FIG. 3 is a view describing a color vector on a color vector plane, for describing the operation of the fault inspection apparatus of the present invention;
FIG. 4 is a view describing the expression of an output image of a color solid-state image pickup element by a color vector, with respect to the fault inspection apparatus shown in FIG. 2;
FIG. 5 is a view describing the operation of the calculation means provided for the fault inspection apparatus shown in FIG. 2;
FIG. 6 is a view describing the operation of the calculation means provided for the fault inspection apparatus shown in FIG. 2; and
FIG. 7 is a view describing the table of numerical values for the degree for which color discrepancies are recognizable to the human eye.
The following is a detailed description of preferred embodiments of the fault inspection apparatus for the color solid state image pickup element of the present invention, with reference to the appended drawings.
FIG. 2 through FIG. 7 describe one embodiment of the color solid-state image pickup element fault inspection apparatus of the present invention. The configuration of the scanning apparatus of this embodiment is shown in FIG. 2. The inspection apparatus of this embodiment is provided with an A/D converter 4, an image memory 5, storage portions 6 and 8, calculation means 7 and judgment means 9. The A/D converter 4 performs the A/D conversion of image signals of the image from the light source 71 obtained, which is scanned via solid-state image pickup element 72. The image memory 5 stores the image signals of the light source 71 that have been converted from analog to a digital by the A/D converter 4. The storage portion 6 stores, in a table, the numerical data that express the degree to which color unevenness can be recognized by the human eye. The calculation means 7 performs image calculation processing on the basis of the image signals that are stored in the image memory 5, and determines the judgment parameters used in the judgment of faulty or non-faulty, on the basis of these calculation results and the data that are stored in the storage portion 6, and outputs these judgment parameters. The storage portion 8 stores standard values for the faulty or non-faulty judgments. The judgment means 9 performs faulty or non-faulty judgments on the basis of the standard values that are stored in the storage portion 8, and the judgment parameters that are the output of the calculation means 7.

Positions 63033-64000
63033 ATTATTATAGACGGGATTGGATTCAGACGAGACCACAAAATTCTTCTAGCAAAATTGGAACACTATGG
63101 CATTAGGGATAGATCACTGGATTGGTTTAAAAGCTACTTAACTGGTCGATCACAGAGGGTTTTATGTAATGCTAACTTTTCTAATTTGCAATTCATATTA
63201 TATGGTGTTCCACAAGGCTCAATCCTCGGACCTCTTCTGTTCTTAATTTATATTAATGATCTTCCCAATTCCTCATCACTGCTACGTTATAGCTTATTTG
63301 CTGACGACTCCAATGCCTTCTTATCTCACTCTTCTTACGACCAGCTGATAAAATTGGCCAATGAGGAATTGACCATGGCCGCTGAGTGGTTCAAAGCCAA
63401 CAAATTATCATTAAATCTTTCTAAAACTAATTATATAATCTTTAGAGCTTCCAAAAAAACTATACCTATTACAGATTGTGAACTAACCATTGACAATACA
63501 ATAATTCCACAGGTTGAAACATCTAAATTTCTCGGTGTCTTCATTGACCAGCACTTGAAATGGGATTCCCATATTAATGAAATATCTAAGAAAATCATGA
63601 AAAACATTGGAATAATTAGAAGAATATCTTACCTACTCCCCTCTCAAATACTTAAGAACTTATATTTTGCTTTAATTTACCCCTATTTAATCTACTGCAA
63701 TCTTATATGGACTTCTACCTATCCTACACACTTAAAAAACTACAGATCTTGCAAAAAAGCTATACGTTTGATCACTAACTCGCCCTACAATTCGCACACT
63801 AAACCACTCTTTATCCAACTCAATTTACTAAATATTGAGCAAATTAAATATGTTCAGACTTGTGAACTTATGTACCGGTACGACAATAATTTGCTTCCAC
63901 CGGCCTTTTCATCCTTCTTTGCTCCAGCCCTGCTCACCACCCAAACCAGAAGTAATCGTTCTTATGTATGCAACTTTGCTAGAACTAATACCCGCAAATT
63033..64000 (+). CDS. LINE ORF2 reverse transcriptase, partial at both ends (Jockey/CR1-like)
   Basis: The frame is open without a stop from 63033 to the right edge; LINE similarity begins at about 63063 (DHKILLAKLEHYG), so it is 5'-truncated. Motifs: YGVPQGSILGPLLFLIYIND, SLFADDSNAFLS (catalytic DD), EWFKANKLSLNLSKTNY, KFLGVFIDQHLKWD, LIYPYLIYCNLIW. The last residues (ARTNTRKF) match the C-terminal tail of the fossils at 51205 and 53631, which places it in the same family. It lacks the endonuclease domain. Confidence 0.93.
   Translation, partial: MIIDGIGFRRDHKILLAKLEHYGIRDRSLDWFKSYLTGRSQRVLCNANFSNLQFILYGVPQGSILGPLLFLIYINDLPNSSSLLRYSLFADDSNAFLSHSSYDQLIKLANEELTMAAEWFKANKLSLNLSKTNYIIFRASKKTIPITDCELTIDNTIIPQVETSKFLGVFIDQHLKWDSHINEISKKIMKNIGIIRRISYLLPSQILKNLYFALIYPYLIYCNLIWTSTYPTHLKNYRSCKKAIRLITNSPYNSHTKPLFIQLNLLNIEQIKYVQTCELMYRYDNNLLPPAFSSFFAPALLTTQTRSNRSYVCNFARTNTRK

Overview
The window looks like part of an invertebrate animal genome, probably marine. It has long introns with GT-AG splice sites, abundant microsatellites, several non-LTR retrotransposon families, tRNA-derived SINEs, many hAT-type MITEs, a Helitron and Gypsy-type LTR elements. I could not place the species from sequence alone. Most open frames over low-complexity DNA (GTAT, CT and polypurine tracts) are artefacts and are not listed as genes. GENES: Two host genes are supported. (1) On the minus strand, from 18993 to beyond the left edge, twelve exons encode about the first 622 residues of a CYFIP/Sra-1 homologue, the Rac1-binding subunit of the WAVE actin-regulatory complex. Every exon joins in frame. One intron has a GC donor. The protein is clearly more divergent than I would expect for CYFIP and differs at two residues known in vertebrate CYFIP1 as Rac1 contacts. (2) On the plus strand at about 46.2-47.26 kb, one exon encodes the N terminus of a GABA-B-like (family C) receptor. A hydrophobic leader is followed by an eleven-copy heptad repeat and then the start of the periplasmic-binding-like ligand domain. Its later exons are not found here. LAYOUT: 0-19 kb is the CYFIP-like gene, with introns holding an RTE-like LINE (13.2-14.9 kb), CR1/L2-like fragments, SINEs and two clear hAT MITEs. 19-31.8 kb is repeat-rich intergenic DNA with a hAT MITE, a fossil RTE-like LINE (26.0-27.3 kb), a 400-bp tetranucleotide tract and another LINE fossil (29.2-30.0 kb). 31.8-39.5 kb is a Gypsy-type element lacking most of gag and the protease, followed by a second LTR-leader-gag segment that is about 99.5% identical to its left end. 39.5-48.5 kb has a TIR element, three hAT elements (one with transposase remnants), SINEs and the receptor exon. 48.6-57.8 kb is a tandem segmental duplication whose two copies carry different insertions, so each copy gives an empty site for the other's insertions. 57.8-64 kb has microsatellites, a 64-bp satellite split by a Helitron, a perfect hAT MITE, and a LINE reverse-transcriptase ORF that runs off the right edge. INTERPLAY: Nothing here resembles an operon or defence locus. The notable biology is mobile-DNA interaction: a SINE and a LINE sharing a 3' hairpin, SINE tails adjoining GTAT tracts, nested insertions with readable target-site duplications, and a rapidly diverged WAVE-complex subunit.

Prior to the description of the operation of the present embodiment is a description of the expression of the color vectors, with reference to FIG. 3. A random color is expressed by a point on a color vector plane shown in FIG. 3 for example. This color vector plane is a coordinate system that has the Q (quadrature) axis as the horizontal axis and the vertical axis as the I (in phase) axis. The size and the direction of these color vectors expresses the color intensity and the color hue. Moreover, the Q component and the I component of the color vectors in FIG. 3 are determined using a predetermined equation from each of the components aR, aG and aB for the colors red (R), green (G) and blue (B). Also, in FIG. 3, the Q-I axes are used for the coordinate system but the R-Y axes or the B-Y axes can be used instead.
The I axis is equivalent to an I component of a chrominance (carrier wave) signal included in the image signal, and is an axis which connects an orange and cyanic-blue on a chromaticity diagram. The I component (an I signal) corresponds to a color change in the I axis direction and is given a frequency band of 1.3 MHz because the human beings have a comparatively high eyesight with respect to the I axis direction. A symbol "I" means "in phase" because a phase of subcarrier in the chrominance signal is close to a reference phase.
Furthermore, the Q axis is equivalent to a Q component of the chrominance signal, and is an axis which connects a blue and green on the chromaticity diagram. The Q component (a Q signal) corresponds to a color change in the Q axis direction and is limited in a frequency band of 0.5 MHz. A symbol "Q" means "quadrature" because a phase of the Q signal falls at a right angle to the phase of the I signal.
FIG. 4 shows an example of the expression of the output images of the color solid-state image pickup element 72 using these color vectors. The output image is divided into sub-blocks of M×N (both M and N are a positive and integral number of 2 or more, and the Q axis component and the I axis component are determined for each of these sub-blocks by the calculation means 7. For example, in FIG. 4, the number of sub-blocks are 10×10. FIG. 4 shows an image that has been expressed by color vectors for each sub-block. The methods of determining the Q axis component and the I axis component differ according to the color processing method and the color solid image element and are therefore, not described here but can be performed by theoretical calculations. It can also be determined by a known color signal processing circuit. A generally known apparatus for the calculation of the R-Y axis component and the B-Y component can also be used.